Amicus support to date

Dr. Andrew Linzey and Dr. Clair Linzey are animal theology experts who argue there is a moral duty rooted in Christian theology that requires the Court to protect Amahle, Nolwazi, and Mabu’s liberty interests. The NhRP has also received amicus letters from Buddhist scholars, Jewish scholars, and Eastern Orthodox scholars who argue their religions’ tenets call for an end to the elephants’ imprisonment.

Dr. Gary Comstock, Dr. Adam Lerner, and Peter Singer are internationally recognized philosophers, authors, and ethicists who argue that under any theory of ethics, it is wrong to keep elephants in such critical conditions. Singer is the highly influential author of the 1975 book Animal Liberation, a cornerstone of the animal rights movement.

Dr. David Favre, Dr. Maneesha Deckha, and Dr. Steven Tauber are two animal law professors and a political science professor, respectively, who individually submitted amicus letters calling for the Supreme Court to evolve the law much the same way it has done historically in granting rights to disenfranchised individuals. Dr. Tauber’s letter powerfully compares the NhRP’s case to Brown v. Board of Education, which effectively ended state-sponsored segregation in the American South.

California attorney Shannon Minter and his colleague Evan Wolfson are legendary LGBTQ civil rights attorneys who worked tirelessly through litigation to win marriage equality for same-sex couples. Evan Wolfson was named to Time magazine’s list of “100 most influential people in the world” in 2000. They analogize the NhRP’s case to early, unsuccessful efforts to seek the right to marry for gay couples, noting: “as amici Minter and Wolfson over their careers argued again and again and again––during which time the LGBT movement gained traction and successes began to come after long and repeated rejection––rights are not defined by who is denied them.”

Judge Edwin Cameron, who sat on South Africa’s highest court for over a decade, has also submitted an amicus letter. Hailed by Nelson Mandela as one their country’s finest heroes and renowned for his unrelenting pursuit of justice for the marginalized, Judge Cameron’s amicus letter argues, “[i]f we have rejected the legalised discrimination based on power disparities inherent in race, religion and sex, why do we not reject the legalised discrimination based on one’s species?”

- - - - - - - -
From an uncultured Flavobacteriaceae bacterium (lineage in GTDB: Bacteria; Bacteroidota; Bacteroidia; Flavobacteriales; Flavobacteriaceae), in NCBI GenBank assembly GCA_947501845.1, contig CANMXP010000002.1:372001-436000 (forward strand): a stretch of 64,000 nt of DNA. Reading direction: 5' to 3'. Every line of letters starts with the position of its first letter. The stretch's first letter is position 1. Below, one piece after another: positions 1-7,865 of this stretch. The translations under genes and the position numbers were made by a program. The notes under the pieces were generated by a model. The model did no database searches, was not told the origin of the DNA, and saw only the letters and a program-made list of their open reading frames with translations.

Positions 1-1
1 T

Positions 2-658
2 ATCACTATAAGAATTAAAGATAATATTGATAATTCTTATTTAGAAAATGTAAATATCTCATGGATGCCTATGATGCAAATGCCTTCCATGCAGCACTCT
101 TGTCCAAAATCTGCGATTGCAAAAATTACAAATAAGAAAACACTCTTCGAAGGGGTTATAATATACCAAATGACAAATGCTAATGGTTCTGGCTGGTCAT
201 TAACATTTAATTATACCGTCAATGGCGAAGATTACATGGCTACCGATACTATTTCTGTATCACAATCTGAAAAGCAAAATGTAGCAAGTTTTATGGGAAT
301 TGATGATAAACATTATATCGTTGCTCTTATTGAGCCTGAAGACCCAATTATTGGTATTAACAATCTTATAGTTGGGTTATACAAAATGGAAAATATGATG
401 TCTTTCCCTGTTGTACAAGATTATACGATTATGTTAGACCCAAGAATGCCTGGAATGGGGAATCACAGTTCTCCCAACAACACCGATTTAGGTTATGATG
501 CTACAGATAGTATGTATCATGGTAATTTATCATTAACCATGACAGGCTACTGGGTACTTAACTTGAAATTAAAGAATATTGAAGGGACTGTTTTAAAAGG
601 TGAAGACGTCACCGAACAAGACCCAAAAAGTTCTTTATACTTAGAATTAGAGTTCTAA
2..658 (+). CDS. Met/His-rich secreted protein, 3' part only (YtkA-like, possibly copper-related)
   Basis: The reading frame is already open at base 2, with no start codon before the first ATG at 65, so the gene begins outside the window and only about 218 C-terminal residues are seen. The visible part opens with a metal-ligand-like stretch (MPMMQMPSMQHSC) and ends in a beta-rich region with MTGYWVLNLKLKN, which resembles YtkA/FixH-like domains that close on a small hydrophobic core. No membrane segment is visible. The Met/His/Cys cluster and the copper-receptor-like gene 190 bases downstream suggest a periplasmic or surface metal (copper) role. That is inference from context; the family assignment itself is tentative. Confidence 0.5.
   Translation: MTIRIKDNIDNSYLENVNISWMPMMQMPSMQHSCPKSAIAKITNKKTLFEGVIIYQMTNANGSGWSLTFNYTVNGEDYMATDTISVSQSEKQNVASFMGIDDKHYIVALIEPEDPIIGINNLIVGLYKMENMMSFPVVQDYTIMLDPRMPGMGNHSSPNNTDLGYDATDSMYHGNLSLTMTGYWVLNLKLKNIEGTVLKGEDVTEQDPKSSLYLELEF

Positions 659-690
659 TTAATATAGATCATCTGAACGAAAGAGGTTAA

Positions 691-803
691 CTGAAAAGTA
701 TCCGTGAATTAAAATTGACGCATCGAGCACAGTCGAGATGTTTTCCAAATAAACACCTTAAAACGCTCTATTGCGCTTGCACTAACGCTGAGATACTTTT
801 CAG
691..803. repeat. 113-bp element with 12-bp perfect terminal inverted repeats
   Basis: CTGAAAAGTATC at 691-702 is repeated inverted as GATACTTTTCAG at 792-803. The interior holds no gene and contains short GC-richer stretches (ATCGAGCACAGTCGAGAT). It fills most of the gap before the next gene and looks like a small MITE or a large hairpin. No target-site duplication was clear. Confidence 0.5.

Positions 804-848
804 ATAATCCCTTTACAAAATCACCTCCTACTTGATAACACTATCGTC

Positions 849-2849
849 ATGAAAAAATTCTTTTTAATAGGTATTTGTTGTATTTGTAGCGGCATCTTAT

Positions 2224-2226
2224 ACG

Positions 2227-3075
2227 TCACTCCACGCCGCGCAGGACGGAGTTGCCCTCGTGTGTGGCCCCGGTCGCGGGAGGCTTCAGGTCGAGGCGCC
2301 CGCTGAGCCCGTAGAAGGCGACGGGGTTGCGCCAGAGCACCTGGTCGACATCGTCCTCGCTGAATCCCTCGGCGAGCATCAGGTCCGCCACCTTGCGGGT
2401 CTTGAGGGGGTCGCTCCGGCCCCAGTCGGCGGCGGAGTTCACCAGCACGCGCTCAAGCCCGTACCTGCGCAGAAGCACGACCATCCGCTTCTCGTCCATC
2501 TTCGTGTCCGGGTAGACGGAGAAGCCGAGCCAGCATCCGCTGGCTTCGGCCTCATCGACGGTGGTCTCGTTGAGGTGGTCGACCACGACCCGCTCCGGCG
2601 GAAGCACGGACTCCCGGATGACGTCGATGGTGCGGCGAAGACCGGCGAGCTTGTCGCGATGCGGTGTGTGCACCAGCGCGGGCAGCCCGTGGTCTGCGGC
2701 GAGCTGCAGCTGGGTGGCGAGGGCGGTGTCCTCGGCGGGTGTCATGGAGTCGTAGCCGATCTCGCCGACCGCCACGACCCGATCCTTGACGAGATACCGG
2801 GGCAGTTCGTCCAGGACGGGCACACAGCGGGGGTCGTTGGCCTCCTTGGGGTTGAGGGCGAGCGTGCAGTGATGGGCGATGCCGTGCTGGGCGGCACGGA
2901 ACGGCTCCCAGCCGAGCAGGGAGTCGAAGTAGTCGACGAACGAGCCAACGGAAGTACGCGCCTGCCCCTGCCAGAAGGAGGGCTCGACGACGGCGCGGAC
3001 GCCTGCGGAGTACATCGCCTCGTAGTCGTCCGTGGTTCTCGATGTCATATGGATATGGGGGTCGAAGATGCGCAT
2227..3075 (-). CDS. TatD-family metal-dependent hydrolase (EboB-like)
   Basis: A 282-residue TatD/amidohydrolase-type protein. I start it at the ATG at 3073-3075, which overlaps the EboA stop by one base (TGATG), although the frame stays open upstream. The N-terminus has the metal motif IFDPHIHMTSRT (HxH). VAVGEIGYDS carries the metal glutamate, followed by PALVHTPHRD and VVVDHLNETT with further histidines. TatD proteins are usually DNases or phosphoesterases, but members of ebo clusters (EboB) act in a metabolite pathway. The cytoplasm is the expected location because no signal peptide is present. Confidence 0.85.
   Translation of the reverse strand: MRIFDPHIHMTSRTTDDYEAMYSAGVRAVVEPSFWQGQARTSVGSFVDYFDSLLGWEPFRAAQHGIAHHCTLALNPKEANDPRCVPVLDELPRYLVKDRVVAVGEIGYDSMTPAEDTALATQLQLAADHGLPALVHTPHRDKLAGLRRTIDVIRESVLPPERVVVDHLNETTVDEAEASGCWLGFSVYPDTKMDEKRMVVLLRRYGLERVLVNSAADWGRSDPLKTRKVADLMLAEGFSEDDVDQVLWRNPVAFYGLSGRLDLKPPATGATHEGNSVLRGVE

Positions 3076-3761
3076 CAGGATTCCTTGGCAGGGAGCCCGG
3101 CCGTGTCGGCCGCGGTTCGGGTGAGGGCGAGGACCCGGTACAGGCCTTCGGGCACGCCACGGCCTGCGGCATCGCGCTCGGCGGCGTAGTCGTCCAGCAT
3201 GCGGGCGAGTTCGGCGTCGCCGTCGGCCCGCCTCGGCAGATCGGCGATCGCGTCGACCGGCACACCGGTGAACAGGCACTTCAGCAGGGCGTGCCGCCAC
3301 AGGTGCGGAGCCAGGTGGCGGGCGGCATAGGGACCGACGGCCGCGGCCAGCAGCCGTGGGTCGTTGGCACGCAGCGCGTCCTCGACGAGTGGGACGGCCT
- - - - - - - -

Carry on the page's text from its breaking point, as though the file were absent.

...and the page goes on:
Thirty-three UK animal law experts, led by University of Leicester professor Dr. Joe Wills, have submitted an amicus letter explaining why the lower court decisions in this case have been wrong and why habeas corpus can be used to assist wrongfully imprisoned nonhuman animals as it is used for wrongfully imprisoned humans.

Similarly, twenty-three law professors from across the US and Canada, led by the Chair of the Justice for Animals Program at the University of San Francisco School of Law, Matthew Liebman, have submitted an amicus letter. Their letter, which includes signatories like internationally renowned legal scholar Laurence Tribe, argues that because elephants are “sentient animals with goals, desires, emotions, familial connections, and other significant capabilities,” they “have a fundamental right to liberty,” which would allow them to pursue their lives and flourish “without unjustified human intervention.”

Finally, Friends of Animals (FoA), a US-based nonprofit that filed a lawsuit to stop the capture and forced removal of Amahle and Nolwazi from their native Africa, has filed an amicus letter. FoA urges the Supreme Court to take account of the fact that “[n]o zoo can give elephants the autonomy that they deserve and thus no zoo should confine elephants.” They go on to add, “[t]he unnatural confinement of any elephant, whether that elephant was born in captivity or in the wild, is an injustice.”

With the help of 90 amicus letter signatories (and counting), the NhRP hopes to remedy the injustice of Amahle, Nolwazi, and Mabu’s imprisonment at the Fresno Chaffee Zoo.

Our litigation to #FreeTheFresnoElephants is our first lawsuit in California. Learn more about Amahle, Nolwazi, and Mabu’s case on their client page.